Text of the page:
Huckleberry is a well-known name, thanks to its use in jams and pies, but is not as easily identified. Several plants are known as Huckleberries, but the Huckleberries growing in the Landlocked Forest are of the genus Gaylussacia. Most of the bushes on Bannon Hill are Huckleberry bushes. In fact, throughout all of the upland areas of the Landlocked Forest, Huckleberry and Low-bush Blueberry bushes make up much of the undergrowth. They are relatively short, growing in large semi-shaded areas. The berries are a dark blackish-purple with a rather shiny skin. Since Huckleberries are an important food source for many animals in the forest, including birds, small mammals, and even bears, it is best for people to refrain from eating them.
Huckleberry bushes are extremely similar in appearance to Low-bush Blueberry bushes. There are also multiple species of both, making it even harder to tell them apart by appearance alone. Both are in the Heath family and have similar sized leaves with smooth edges, and small, urn-shaped flowers. Their main identification point is their berries, but as both are edible, it is hard to go wrong in a survival situation. Huckleberries tend to be darker in color than blueberries, almost black, and have a different taste. Blueberries are of the genus Vaccinium, being “true” berries, while Huckleberries are technically “drupes” like olives and cherries.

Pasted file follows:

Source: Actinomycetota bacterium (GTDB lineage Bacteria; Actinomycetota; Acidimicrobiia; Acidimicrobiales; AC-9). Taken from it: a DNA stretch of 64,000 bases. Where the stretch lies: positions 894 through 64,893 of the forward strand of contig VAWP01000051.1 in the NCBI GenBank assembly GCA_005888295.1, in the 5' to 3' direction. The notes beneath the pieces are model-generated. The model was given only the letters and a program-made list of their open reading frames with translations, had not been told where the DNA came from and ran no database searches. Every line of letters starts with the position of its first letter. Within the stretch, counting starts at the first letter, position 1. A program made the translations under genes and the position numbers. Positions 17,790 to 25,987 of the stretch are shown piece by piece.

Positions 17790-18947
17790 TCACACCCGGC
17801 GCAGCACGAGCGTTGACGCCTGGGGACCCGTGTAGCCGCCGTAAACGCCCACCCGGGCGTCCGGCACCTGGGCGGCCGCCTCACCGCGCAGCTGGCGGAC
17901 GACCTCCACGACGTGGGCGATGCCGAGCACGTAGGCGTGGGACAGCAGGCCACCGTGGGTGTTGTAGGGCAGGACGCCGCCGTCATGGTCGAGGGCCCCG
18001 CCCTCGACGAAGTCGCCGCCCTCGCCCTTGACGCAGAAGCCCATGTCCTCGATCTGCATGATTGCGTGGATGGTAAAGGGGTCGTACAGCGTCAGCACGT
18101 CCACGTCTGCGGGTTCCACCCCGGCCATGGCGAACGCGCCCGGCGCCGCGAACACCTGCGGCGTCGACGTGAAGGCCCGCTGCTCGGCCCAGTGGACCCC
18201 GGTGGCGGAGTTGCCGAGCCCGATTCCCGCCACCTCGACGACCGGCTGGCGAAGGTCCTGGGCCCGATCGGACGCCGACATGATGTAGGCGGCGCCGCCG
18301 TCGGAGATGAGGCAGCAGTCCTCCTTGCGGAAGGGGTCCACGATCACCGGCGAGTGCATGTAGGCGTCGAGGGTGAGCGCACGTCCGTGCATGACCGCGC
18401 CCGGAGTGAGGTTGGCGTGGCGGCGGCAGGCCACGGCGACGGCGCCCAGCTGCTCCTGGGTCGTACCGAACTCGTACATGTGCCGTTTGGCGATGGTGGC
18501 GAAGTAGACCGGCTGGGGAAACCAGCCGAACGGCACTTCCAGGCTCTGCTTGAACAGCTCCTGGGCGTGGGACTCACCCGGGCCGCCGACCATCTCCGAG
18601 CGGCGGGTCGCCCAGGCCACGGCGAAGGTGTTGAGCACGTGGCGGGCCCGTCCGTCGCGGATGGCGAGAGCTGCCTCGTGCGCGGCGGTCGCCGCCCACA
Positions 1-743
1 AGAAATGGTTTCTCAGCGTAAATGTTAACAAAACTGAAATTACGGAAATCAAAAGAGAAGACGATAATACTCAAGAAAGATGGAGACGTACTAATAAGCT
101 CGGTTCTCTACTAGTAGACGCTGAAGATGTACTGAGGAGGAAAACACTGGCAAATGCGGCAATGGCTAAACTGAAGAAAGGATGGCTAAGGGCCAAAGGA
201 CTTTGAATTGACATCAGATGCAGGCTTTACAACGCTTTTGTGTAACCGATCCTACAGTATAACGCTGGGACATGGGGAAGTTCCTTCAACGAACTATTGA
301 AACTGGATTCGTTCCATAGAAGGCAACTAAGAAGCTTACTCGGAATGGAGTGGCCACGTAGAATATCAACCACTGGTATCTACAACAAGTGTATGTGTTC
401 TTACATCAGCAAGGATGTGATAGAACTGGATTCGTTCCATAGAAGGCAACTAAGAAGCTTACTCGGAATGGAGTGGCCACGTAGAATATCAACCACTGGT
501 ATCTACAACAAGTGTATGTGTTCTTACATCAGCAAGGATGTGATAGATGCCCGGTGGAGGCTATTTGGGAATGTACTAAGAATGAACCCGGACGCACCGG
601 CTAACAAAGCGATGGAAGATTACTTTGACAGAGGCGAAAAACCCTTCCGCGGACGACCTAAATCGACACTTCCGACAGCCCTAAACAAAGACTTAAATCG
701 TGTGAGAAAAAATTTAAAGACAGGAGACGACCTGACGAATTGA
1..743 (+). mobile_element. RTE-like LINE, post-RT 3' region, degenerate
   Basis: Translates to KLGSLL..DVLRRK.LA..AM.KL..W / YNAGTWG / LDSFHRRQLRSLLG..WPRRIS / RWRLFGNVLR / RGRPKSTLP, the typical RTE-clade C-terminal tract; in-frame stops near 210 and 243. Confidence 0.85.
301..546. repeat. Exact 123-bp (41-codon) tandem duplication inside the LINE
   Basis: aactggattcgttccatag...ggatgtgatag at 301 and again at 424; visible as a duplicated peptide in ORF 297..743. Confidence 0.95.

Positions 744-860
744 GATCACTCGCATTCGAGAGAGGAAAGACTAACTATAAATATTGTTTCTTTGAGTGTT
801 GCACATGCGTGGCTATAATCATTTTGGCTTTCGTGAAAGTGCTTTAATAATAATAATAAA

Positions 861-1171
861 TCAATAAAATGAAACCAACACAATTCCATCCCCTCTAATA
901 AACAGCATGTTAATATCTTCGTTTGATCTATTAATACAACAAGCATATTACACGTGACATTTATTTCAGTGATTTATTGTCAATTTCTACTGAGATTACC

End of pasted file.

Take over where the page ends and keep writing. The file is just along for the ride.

Another difference that can help with identification is the presence of yellow-gold resin dots on the undersides of Huckleberry leaves, which are absent from Blueberry leaves. These dots can be seen with a hand lens, or even easier, rubbing the leaf underside on white paper will leave a faint yellow impression on the paper!
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Created in 2015 for Shinji Coram's Eagle Project